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Guiding Growth

For my money, the best regularly scheduled networking event in Dayton is the Dayton Chamber Breakfast Briefing.  Month after month, the series delivers top notch speakers, attracts a great cross section of community leaders, and offers a chance to break bread and sip coffee while enjoying the picturesque view from the top of the Kettering Tower.  Admittedly I am biased, as I am on the committee for this event.  Still, the reason I wanted to be on the committee was precisely because the event is so great. This past Friday, my feelings about the event were confirmed yet again, as Joni Fedders, President of Aileron, spoke to the crowd about the Fundamentals of Business.

For those who are not familiar with Aileron, it is the brain child of Clay Mathile – the entrepreneur who built the Iams Brand and later sold it to P&G.  He formed Aileron as a way to “help fuel private business and free enterprise, providing business owners with the tools and support they need to mature and succeed.” The company works with business owners to help them “lead and manage their companies, driving growth, innovation and jobs.” The company recently opened a new campus north of Dayton, where they conduct seminars and offer business leaders a quiet place to think, plan, and create.

So, getting back to the Breakfast Briefing, Fedders speech was very concise, yet was full of valuable information.  She walked through the elements of the basic model that Aileron uses to assess the health of a business.  I did my best to feverishly scratch out notes to capture her thoughts.   Here are some key take-aways from her presentation:

Professional Management – Aileron uses a term called “poof management” to describe the natural progression that often takes place as extremely talented technical performers suddenly find themselves in managerial roles.  Often that shift from doing to managing can be diffiAileroncult, and it is important to realize that great performers on one level are not always natural managers.

Business Life Cycle – According to Fedders, most businesses fail because of poor management.  She stressed the importance of properly aligning the business with where it is in its life cycle.  Early on, businesses tend to be more entrepreneurial – bouncing from opportunity to opportunity to pay the bills.  As time passes, management should begin to focus on areas of expertise.  She emphasized the importance of establishing a board of advisers from outside of the firm to assist in this planning on a quarterly basis.  She suggested that these meetings should be at least 75% forward focused – with discussion around working on the business and not in the business.

Leadership – Joni discussed the idea that a key function of leadership should be to set the vision and then create an environment to move the business in that direction.  She also stressed the importance of leading by example.  “If the leaders are late and sloppy, how do you think the employees will behave?”  She went on to discuss the idea that leaders should engage in continuous learning, should be pivotal in determining strategy, and should ultimately serve as “Keeper of the Culture.”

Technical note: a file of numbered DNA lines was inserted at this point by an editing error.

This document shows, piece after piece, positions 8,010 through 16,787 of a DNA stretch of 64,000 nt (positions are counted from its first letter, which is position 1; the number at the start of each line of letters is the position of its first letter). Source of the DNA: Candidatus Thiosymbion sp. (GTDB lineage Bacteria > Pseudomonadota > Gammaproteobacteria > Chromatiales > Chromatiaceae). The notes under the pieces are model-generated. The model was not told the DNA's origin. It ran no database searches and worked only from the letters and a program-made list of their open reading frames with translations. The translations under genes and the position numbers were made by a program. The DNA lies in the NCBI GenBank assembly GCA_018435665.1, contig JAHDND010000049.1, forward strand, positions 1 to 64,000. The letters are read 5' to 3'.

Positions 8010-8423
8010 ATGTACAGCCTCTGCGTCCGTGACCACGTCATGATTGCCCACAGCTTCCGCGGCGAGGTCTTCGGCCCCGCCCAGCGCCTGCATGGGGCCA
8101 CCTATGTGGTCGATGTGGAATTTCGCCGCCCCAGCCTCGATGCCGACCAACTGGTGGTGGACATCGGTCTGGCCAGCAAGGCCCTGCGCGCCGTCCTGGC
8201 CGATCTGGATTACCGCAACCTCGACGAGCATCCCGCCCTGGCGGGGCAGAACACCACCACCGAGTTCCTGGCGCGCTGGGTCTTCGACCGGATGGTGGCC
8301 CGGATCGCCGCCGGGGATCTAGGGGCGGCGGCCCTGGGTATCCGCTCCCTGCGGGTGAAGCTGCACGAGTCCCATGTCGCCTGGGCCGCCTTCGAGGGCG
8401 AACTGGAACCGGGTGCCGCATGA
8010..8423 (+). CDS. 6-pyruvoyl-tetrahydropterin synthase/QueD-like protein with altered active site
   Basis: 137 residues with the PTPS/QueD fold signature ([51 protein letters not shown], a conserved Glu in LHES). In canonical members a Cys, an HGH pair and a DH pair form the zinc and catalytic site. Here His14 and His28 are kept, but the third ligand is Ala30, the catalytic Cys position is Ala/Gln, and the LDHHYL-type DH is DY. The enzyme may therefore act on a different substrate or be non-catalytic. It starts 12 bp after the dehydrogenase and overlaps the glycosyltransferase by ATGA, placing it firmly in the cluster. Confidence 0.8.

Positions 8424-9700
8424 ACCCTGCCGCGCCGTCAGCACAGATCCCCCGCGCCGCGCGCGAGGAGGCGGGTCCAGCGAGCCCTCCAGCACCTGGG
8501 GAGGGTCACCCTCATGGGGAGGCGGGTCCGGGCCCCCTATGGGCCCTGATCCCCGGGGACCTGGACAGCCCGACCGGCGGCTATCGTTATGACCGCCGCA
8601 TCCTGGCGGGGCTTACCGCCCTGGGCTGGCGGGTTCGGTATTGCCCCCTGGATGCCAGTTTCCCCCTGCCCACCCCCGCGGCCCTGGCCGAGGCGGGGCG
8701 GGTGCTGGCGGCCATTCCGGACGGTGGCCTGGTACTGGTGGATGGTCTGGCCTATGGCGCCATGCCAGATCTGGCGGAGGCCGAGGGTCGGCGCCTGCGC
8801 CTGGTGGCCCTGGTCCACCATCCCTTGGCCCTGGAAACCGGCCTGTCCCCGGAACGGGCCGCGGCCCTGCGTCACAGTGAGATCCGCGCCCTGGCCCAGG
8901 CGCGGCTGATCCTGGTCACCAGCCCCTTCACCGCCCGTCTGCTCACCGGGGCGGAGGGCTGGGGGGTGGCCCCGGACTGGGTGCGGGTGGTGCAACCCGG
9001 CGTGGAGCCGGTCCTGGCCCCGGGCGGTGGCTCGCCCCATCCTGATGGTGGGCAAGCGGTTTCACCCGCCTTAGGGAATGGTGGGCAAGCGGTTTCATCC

Strategy – Fedders spoke about the importance of utilizing a decision making process that looked at the following: 1.) Reality – what are they paying us for today  / tomorrow,  2.) Focus – Where is the market headed,  3.) Competency – can we do it?     These elements come together to build a framework for producing a successful strategy.

Mission – She moved quickly through this point, but basically it revolves around “what are you trying to accomplish.”  It is important to create and internalize a formal mission so that everyone is clear as to what the ultimate goal should be.

People Development – This goes much deeper than training.  Fedders stated that this is really about engaging people, and empowering them to become better.  She asserted that this is key in creating long term growth.

Culture – “The way we do things around here.”  The idea of culture is so important.  Joni spoke about both the stated culture of policies and procedures as well as the actual culture of norms and customs.  Culture should be a visible trait, and can be a powerful way to differentiate a company from its competition.

Structure – When speaking about this, Fedders suggested that structure should very closely follow strategy.  It is the idea of creating an org chart to match where the company is planning to go.  Then finding the right people to fill the boxes on the chart.

Control – Lastly, Joni addressed the importance of control or measurement.  She stressed the need to examine the concepts of “are we doing waht we planned” and “is the market doing what we expected.”  Finally are the results in line with what we anticipated.

Joni then spent 20 minutes answering questions from the crowd.  Her responses were both candid and insightful.  This was one of the best Breakfast Briefings that I have been to, and I think that they are all excellent.  Joni Fedders did a great job of sharing information about her business and providing information to help those who came improve their own businesses.

The next Breakfast Briefing is on September 12th at the Kettering Tower in Downtown Dayton.  I hope to see you there.

Were you at the breakfast briefing?  What did you think?

Aileron – Meeting the life-long educational and developmental needs of entrepreneurs, business owners, and executives.